The steering wheel in your basic race car is just that; it's a simple, lightweight, possibly suede-covered instrument used to tell the front wheels of the vehicle where to go. As you advance up the race car ladder, however, a steering wheel begins to be much more than a simple directional tool. It will start to become covered in buttons, switches, wear paddles, and contain levers. It can be used to control speed in pit lane, signal directions back to the team, change braking pressure, and increase or decrease traction control, amongst other things. The steering wheel of the Porsche 919 Hybrid LMP1 car is such a tiller, and it's just as complicated as you might think.
The design of this "wheel" is not round. It's more closely related to something you might find in the cabin of a spaceship, and takes on the shape of an airplane's yoke. This shape helps with entry and exit for all of the teams drivers, as there are some tall folks on the crew, and then can more easily get their leg in and out of the underside of the wheel. The button placements were designed in cooperation with the drivers to find the ideal placements for each item.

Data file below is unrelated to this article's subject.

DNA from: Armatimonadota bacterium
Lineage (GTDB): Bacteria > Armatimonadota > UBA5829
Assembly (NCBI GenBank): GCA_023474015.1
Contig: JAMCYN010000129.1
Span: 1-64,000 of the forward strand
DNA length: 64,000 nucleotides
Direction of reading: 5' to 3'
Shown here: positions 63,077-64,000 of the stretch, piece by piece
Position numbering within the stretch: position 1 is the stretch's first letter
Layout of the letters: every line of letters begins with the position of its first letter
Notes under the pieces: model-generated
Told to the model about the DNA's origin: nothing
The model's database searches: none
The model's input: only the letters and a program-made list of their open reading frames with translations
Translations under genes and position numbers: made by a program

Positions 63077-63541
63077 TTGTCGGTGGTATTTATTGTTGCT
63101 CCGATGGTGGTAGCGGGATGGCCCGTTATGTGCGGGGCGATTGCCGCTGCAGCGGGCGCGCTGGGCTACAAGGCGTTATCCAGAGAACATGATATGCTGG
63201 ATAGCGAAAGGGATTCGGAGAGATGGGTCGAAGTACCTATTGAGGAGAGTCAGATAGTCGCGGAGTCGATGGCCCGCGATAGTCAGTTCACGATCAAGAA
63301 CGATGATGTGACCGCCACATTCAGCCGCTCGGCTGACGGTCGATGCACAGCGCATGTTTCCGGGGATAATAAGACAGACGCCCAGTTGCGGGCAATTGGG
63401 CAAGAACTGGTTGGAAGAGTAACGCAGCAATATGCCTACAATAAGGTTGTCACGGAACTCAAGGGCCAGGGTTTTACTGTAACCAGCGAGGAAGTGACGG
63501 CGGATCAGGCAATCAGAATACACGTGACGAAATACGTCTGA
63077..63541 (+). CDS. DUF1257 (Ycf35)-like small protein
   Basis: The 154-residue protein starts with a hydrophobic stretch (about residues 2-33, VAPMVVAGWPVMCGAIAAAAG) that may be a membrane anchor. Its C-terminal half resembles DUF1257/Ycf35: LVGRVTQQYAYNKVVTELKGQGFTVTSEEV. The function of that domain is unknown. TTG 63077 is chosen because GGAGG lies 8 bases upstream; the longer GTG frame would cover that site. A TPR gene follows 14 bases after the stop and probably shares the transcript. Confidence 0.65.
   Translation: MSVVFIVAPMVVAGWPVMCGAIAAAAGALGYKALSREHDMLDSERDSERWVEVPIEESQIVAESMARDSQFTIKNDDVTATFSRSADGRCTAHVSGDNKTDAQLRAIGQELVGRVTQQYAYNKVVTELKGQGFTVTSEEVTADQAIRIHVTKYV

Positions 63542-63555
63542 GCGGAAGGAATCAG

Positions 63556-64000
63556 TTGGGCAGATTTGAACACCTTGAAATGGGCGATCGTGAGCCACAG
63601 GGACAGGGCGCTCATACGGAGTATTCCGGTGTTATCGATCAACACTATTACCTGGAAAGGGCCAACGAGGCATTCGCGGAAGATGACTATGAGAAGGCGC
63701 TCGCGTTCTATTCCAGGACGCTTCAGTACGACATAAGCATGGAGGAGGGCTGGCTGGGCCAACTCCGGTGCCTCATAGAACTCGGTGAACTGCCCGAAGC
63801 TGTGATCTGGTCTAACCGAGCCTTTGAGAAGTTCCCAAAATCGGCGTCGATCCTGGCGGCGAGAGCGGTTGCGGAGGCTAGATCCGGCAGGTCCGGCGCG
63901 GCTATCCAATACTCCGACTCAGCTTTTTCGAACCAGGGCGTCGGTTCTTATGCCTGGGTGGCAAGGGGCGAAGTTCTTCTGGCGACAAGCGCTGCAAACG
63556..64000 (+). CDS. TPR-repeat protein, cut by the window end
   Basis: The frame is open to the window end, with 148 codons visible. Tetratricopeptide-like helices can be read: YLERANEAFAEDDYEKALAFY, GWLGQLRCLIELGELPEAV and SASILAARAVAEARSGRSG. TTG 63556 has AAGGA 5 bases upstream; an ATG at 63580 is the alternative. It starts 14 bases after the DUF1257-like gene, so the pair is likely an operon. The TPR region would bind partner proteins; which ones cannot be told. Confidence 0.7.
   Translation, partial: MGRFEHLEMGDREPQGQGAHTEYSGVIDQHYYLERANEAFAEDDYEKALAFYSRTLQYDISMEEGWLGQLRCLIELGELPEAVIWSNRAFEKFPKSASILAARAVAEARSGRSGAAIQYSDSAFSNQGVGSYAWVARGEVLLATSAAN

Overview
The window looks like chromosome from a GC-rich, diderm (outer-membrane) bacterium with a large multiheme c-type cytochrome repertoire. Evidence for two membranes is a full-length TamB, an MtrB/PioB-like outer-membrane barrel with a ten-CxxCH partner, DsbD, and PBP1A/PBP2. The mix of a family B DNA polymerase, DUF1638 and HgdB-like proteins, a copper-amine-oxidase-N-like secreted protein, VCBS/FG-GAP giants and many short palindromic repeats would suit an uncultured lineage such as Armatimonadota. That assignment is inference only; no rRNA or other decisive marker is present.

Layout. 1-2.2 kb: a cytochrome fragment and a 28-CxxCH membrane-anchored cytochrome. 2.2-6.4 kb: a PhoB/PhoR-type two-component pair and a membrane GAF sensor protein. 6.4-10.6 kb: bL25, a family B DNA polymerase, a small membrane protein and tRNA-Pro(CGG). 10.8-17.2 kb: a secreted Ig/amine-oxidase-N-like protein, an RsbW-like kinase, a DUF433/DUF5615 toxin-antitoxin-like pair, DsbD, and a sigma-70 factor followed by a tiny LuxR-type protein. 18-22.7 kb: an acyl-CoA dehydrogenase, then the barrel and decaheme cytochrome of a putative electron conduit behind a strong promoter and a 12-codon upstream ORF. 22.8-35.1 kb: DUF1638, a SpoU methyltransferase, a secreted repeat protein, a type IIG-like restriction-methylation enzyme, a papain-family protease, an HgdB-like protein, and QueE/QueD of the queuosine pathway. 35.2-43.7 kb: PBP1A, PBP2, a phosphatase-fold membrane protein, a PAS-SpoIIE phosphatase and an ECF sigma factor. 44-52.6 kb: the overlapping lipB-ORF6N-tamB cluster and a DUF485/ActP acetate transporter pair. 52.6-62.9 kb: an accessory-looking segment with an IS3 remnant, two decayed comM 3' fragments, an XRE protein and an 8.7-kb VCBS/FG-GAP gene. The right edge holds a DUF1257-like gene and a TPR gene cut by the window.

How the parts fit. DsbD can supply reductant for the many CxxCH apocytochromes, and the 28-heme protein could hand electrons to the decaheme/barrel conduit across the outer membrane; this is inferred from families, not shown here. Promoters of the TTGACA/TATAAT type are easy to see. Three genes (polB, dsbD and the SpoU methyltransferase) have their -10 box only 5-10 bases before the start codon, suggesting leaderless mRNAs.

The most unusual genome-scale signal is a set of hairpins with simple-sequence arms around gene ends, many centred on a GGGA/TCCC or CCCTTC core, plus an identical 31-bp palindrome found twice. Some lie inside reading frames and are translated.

Two of the most commonly pressed buttons are the ones placed right where the thumbs can easily reach them. These are the blank red button on the left and the blank blue button on the right. The red one activates the boost function, which is created using the stored electrical energy from the battery. A press of the blue button flashes the headlights, which is pretty important as the LMP1 cars are the fastest on the track and need to alert the slower traffic that they are rapidly approaching.
Porsche 919 Hybrid race car steering wheel
In the middle are a handful of rotary knobs, and they all have to do with a variety of braking, traction, hybrid management, and fuel and engine management strategies. That screen above the rotary knobs is used to display relevant information to the driver, such as speed, which gear is engaged, and a handful of other helpful bits of information.
The wheel itself is constructed from carbon fiber, and all of its various buttons and knobs can be viewed in the dark with relative ease. A black light sit above the drivers head, and the colored displays respond in a manner that works well in nighttime driving. That's pretty important when you're ripping down the Mulsanne straight attempting to win the 24 Hours of Le Mans.